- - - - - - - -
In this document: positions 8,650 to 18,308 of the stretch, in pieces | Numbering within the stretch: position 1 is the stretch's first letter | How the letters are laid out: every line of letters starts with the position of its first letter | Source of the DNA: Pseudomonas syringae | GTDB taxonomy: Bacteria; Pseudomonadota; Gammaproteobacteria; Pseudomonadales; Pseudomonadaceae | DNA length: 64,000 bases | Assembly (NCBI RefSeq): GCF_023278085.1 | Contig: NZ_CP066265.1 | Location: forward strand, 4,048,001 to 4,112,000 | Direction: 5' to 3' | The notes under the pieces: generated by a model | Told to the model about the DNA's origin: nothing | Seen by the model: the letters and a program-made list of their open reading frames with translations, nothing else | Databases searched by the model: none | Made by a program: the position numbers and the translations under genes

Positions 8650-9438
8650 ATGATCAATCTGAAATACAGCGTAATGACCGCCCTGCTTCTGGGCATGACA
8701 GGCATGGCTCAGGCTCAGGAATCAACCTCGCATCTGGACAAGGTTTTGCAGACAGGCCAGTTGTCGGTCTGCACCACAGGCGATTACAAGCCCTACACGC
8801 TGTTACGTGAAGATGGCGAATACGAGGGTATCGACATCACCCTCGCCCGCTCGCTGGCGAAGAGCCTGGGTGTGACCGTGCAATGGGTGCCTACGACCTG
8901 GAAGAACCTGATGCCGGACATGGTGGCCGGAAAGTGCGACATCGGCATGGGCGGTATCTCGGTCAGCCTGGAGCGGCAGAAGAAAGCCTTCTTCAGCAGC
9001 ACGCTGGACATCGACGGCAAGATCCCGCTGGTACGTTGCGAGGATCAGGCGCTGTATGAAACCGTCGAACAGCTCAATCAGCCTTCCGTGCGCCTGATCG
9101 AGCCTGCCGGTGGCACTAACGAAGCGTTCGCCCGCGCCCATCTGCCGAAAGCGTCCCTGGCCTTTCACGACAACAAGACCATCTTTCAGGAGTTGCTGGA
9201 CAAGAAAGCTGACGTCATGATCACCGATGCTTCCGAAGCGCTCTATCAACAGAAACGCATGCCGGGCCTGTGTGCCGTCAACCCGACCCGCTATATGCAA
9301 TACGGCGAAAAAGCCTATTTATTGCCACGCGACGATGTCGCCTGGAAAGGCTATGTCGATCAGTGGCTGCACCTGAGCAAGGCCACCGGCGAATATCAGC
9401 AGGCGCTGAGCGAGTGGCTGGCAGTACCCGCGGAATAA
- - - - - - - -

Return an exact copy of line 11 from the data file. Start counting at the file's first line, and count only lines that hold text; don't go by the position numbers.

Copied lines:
9401 AGGCGCTGAGCGAGTGGCTGGCAGTACCCGCGGAATAA